Court rules that calling an MP "a coward" isn't a crime

Calling an MP "a coward" isn't against the law in England, despite the attempt to prosecute a protester named Alex Cline, who called Conservative MP Mike Weatherley "a coward" for reneging on a promise to debate a controversial anti-squatting bill. Cline was charged under Section 4 of the Public Order Act 1986, and the prosecutor argued that calling Weatherley "a coward" was using "threatening, abusive or insulting words," banned under the act. The Court disagreed. Separately, one of Weatherley's staffers brought assault and battery charges against Cline for allegedly throwing glitter, but later thought better of it.

Following the incident, Mr Cline, a former student at Sussex, was arrested on suspicion of affray, and was eventually charged under Section 4 of the Public Order Act 1986, for using “threatening, abusive or insulting words”, for calling the MP a “coward”.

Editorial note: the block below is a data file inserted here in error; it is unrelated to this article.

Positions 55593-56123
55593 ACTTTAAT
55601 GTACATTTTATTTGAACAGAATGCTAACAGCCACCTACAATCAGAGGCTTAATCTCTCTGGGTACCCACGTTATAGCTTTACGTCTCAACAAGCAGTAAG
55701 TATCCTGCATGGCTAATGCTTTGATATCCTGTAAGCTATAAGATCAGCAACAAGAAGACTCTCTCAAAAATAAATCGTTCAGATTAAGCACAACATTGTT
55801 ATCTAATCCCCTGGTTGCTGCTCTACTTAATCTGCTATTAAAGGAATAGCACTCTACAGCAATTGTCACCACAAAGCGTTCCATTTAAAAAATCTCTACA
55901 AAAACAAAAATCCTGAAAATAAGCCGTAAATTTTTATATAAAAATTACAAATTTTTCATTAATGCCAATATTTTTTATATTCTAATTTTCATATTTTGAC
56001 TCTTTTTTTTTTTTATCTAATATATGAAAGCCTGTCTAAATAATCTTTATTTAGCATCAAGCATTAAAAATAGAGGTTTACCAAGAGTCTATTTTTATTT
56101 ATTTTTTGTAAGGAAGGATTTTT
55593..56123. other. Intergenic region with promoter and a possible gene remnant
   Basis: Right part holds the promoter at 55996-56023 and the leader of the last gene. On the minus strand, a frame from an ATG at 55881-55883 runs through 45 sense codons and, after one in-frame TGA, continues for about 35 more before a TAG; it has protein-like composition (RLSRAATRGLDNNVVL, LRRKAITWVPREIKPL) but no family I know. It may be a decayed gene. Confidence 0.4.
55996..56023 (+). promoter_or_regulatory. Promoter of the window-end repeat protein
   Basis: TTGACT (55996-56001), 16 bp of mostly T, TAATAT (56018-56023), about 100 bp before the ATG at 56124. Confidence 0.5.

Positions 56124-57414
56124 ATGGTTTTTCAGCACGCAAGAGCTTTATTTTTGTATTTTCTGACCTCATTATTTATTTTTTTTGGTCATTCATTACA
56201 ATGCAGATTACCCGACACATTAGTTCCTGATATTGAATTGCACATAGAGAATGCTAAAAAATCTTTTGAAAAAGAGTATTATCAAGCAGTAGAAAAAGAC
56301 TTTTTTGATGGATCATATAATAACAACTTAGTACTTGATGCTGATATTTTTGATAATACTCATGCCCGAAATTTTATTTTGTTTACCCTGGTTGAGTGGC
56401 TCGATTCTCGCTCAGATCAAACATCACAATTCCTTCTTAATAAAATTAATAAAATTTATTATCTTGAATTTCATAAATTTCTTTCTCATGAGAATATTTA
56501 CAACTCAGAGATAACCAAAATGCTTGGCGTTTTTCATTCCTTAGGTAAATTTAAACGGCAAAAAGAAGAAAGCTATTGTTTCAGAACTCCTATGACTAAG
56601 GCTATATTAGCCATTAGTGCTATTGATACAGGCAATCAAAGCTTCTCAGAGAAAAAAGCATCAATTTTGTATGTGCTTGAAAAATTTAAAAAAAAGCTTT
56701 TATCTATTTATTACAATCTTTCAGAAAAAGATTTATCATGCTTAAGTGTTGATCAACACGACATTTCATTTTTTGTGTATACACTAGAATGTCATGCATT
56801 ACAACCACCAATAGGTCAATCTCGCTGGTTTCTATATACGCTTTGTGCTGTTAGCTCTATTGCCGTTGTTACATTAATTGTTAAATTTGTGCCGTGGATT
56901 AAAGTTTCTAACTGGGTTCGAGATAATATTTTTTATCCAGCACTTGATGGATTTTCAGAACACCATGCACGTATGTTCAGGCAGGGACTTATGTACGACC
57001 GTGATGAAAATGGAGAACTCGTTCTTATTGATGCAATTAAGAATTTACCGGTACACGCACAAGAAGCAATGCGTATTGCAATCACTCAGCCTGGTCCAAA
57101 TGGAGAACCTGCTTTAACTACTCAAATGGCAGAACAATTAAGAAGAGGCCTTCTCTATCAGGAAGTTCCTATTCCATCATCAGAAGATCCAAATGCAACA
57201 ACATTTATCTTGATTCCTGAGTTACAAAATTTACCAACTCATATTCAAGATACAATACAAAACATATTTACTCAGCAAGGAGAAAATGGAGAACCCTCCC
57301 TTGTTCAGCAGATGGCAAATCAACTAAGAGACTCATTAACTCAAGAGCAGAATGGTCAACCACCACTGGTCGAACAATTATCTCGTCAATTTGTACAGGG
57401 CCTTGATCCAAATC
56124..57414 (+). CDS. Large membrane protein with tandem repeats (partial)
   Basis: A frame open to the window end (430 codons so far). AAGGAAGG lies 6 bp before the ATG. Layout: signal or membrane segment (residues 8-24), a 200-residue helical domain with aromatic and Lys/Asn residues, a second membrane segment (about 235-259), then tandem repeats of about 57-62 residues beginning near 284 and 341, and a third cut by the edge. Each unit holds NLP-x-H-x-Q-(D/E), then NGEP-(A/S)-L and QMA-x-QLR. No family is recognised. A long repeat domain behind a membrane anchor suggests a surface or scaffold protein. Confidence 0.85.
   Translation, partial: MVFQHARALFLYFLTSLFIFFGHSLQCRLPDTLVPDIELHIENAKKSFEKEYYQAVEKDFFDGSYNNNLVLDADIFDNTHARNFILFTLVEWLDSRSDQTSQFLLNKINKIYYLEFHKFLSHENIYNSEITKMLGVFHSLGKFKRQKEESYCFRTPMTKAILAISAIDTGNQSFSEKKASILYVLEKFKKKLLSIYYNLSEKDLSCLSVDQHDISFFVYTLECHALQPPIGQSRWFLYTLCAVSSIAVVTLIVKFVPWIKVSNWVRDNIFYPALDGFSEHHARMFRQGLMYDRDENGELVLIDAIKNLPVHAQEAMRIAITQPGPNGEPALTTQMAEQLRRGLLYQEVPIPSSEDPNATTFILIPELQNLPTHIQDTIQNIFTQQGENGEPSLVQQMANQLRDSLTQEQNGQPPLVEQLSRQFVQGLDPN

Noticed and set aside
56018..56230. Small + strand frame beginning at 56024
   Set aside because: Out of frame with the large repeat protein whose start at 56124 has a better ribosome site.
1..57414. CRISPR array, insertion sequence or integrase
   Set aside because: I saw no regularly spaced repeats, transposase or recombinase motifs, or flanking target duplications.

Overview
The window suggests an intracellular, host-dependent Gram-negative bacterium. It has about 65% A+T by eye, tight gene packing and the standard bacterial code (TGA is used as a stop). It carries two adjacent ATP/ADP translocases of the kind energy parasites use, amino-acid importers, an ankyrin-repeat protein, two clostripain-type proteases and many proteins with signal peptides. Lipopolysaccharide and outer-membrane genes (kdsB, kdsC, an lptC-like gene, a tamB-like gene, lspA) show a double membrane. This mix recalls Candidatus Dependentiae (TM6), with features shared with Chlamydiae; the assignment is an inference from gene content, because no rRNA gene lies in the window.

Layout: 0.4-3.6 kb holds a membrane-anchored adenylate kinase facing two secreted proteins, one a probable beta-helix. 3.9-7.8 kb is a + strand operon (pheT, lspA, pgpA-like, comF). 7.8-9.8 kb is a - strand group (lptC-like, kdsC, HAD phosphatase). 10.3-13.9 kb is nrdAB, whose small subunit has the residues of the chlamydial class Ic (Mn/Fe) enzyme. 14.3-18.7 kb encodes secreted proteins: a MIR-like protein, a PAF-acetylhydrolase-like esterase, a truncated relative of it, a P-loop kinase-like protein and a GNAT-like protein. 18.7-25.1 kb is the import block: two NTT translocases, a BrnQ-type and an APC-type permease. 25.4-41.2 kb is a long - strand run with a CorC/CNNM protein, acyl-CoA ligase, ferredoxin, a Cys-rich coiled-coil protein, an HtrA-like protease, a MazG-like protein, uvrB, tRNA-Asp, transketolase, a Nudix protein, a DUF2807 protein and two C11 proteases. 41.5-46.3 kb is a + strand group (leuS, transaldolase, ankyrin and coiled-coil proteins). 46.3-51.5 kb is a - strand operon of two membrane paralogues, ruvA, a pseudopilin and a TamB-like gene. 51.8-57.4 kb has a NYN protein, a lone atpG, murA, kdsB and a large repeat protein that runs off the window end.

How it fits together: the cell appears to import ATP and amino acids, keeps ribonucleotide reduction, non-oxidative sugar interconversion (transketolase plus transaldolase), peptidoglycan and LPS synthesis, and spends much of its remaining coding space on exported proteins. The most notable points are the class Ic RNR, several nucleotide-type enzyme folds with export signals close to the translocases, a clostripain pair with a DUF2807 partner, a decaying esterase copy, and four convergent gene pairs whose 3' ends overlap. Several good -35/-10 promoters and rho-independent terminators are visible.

During the trial, the court was told that Cline had also had charges brought against him by one of Mr Weatherly’s staff, for “assault and battery” by throwing glitter in a separate incident. This charge was dropped.

The District Judge also ordered the Crown Prosecution Service to pay the defendant’s travel expenses for getting to court.

Protester cleared of threatening behaviour for calling Hove MP 'a coward' [Michael Segalov & Tom Mendelsohn/The Independent]

(Thanks, Steve!)

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